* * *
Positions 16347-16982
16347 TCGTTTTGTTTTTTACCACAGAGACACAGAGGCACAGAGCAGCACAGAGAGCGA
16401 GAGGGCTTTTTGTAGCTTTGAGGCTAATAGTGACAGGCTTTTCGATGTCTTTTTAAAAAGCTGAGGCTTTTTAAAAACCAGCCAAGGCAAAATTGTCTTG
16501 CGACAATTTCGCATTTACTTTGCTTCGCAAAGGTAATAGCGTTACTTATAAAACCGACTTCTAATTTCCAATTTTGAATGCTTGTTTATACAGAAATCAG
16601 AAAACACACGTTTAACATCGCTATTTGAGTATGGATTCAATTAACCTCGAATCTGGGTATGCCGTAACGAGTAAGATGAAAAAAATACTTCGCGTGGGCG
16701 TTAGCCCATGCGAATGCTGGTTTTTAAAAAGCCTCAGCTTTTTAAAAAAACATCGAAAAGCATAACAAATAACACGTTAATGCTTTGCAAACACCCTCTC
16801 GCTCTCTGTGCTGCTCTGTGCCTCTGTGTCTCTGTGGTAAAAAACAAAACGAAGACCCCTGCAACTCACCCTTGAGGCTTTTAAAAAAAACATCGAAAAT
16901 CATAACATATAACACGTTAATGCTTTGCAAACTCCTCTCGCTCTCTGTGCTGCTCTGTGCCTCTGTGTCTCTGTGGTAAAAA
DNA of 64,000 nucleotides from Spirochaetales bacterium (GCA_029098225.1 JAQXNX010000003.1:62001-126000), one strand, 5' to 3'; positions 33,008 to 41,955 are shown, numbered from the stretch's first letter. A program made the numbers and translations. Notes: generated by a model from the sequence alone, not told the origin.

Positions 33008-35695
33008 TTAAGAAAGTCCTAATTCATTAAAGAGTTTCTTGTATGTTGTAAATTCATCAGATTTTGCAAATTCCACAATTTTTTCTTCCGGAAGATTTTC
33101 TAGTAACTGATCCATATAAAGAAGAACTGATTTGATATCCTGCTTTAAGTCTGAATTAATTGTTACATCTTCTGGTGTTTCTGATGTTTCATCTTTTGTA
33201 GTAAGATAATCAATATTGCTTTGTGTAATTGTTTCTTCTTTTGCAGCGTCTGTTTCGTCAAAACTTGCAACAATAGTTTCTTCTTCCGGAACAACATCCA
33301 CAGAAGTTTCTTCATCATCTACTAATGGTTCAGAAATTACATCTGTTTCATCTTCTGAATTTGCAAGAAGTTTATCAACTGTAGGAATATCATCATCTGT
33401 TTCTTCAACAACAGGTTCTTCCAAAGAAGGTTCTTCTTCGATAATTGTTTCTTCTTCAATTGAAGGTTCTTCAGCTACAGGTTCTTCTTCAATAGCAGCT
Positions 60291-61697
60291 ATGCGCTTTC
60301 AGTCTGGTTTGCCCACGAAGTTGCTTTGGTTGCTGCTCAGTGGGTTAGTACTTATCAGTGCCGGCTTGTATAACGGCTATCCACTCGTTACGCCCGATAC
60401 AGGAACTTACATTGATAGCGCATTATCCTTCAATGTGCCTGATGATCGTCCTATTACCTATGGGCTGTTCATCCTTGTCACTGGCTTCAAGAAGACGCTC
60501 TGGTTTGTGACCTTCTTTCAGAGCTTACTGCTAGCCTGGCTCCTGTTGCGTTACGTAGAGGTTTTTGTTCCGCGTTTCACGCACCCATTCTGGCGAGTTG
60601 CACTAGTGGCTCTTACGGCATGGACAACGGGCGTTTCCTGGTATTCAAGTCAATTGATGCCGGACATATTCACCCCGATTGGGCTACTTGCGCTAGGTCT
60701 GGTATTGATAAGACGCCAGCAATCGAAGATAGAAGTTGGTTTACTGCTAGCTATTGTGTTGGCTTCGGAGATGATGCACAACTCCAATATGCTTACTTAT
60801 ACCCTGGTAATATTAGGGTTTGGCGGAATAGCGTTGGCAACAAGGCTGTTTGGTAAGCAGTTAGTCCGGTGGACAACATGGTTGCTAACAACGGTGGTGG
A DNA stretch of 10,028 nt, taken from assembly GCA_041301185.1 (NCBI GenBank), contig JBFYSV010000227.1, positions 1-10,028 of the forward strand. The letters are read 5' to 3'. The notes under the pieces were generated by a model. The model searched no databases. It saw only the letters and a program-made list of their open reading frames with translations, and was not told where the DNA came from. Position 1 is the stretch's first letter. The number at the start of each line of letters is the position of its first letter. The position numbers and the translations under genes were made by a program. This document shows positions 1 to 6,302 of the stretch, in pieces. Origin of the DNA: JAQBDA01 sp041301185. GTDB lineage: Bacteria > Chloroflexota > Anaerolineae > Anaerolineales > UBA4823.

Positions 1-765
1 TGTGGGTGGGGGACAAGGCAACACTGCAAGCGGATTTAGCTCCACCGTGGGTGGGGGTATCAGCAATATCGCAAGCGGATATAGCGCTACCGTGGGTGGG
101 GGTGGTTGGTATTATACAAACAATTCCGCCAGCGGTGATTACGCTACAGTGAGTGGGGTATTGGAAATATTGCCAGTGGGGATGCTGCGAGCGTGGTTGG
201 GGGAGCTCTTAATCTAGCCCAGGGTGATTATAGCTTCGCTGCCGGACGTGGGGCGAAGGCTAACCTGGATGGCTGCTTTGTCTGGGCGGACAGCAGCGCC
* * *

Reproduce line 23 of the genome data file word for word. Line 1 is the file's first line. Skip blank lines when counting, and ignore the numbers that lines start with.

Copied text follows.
60801 ACCCTGGTAATATTAGGGTTTGGCGGAATAGCGTTGGCAACAAGGCTGTTTGGTAAGCAGTTAGTCCGGTGGACAACATGGTTGCTAACAACGGTGGTGG